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  1. #1
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    How long will bullets last?

    I've always wondered how long bullets will last. I'm sure different conditions will make a difference so what about in a safe? 5years, 10, in defiantly? Is there a unwritten rule? If their 10 years old get new ones?

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    Good question, I've wondered about it myself. I bet Colorado Cowboy might have an answer for us.
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    Quote Originally Posted by Eberle View Post
    Good question, I've wondered about it myself. I bet Colorado Cowboy might have an answer for us.
    I thought the same thing. I bet he will know.
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    I vacuum seal the bags and put then in sealed ammo cans. I hope they will last a while because I have some SHTF ammo that I am counting on lasting.
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    I've had some bullets leftover after working up loads that I didn't like but didn't want to throw them away and just kept them.....for years with no signs of deteriorating I would think if you keep them dry and out of the elements I don't see why they would last indefinitely.

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    I keep mine stored in a dry area that has a constant temperature, and don't see any ill effects after several years.

    Years ago, I shot some .270 bullets that my grandpa gave me. They were probably 25 years old, and they just smoked a little out of the barrel.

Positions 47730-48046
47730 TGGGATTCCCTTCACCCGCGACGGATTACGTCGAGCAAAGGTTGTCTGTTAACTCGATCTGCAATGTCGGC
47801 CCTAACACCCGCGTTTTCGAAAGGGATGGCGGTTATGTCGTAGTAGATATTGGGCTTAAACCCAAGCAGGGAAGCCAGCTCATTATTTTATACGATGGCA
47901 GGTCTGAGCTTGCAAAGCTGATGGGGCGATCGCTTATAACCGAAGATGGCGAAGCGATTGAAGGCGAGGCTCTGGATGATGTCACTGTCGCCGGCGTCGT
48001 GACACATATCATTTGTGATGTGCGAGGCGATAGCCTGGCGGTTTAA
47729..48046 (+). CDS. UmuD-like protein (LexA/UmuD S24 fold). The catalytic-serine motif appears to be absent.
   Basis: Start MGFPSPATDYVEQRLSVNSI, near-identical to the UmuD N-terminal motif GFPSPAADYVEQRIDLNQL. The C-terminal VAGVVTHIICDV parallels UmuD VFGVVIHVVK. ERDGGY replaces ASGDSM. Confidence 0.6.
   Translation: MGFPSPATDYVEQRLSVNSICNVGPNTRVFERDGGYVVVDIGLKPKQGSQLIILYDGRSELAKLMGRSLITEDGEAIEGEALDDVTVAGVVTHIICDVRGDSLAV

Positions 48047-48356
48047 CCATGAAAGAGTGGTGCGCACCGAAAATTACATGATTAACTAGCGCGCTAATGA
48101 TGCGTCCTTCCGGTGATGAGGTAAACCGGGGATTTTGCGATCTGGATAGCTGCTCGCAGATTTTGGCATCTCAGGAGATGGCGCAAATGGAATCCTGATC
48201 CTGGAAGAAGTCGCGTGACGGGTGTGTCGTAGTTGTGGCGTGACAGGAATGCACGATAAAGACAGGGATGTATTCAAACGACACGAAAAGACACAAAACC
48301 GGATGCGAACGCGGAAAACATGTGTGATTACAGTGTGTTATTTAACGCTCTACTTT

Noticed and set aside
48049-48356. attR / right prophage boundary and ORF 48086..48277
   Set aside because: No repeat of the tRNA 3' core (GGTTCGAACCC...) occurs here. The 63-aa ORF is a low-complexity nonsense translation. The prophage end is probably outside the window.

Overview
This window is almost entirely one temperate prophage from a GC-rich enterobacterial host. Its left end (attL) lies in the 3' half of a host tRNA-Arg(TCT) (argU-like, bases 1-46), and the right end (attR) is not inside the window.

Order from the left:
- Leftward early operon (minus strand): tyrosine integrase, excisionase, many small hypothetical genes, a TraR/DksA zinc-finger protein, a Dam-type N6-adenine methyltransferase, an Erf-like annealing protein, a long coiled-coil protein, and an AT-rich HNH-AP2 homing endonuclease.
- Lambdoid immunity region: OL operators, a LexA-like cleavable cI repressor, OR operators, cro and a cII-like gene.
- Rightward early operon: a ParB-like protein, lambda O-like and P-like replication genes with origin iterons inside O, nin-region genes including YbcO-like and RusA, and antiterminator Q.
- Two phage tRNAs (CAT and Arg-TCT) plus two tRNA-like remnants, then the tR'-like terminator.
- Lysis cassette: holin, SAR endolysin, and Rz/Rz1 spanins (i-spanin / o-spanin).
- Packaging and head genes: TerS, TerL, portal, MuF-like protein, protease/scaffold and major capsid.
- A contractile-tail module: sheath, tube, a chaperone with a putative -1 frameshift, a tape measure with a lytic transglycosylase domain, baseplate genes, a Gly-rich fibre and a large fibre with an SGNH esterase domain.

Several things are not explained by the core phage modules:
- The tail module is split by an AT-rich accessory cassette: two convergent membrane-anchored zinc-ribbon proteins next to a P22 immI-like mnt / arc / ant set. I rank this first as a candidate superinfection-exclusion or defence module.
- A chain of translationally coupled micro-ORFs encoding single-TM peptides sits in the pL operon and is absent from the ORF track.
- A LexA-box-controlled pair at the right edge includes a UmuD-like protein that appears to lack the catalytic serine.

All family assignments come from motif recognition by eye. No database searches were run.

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    I've got some old bullets from my grandpa and they've got to be 30-40 years old in random calibers that I don't have. Is it ok to just throw them in the garbage or is there a certain way you should dispose them?

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    Well guys...it depends. Powder and primers don't like moisture and excessive heat. Given that most ammunition is pretty well sealed, excessive heat will cause problems if exposure is long term. Shotgun ammo is way less resistant.

    I have shot military surplus ammunition that was over 50 years old. Military ammo is made to very strict specs for environment protection and does well long term. I know people who have shot WWII stuff that shot well. You just have to remember on ammo loaded before 1950 the priming was probably corrosive and can damage barrels. In the 60s my Dad and some buddies bought a lot of surplus .22 rimfire from the 40's. Lots of it wouldn't go boom. Rimfire seems a lot more prone to misfires as it gets older.

    Store your ammunition in a cool, dry place and it will likely outlive you! Vacuum bagging is a great idea.

    Fink...the smoking was probably caused by the powder. Lots of the older powder smoked more than the stuff does today. Yes even smokeless smokes a little!!
    Last edited by Colorado Cowboy; 03-04-2014 at 08:21 PM.
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  10. #9
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    Quote Originally Posted by NDHunter View Post
    I've got some old bullets from my grandpa and they've got to be 30-40 years old in random calibers that I don't have. Is it ok to just throw them in the garbage or is there a certain way you should dispose them?
    If you have a local shooting club, contact them. You might have some that could have collector value.
    Colorado Cowboy
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  12. #10
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    I was going through some of my .22 rim fire ammo the other day and found a couple bricks of 1983 vintage Wildcats @ $.89 per box no less. They shot just fine, however I keep them in a big ammo can that is sealed. I think powders will degrade over the years but to what extent I have no clue. Personally I store most of my ammo in MTM boxes which are then stored in a couple old ice chests that sorta kinda provides the climate control. So far no issues !!

 

 

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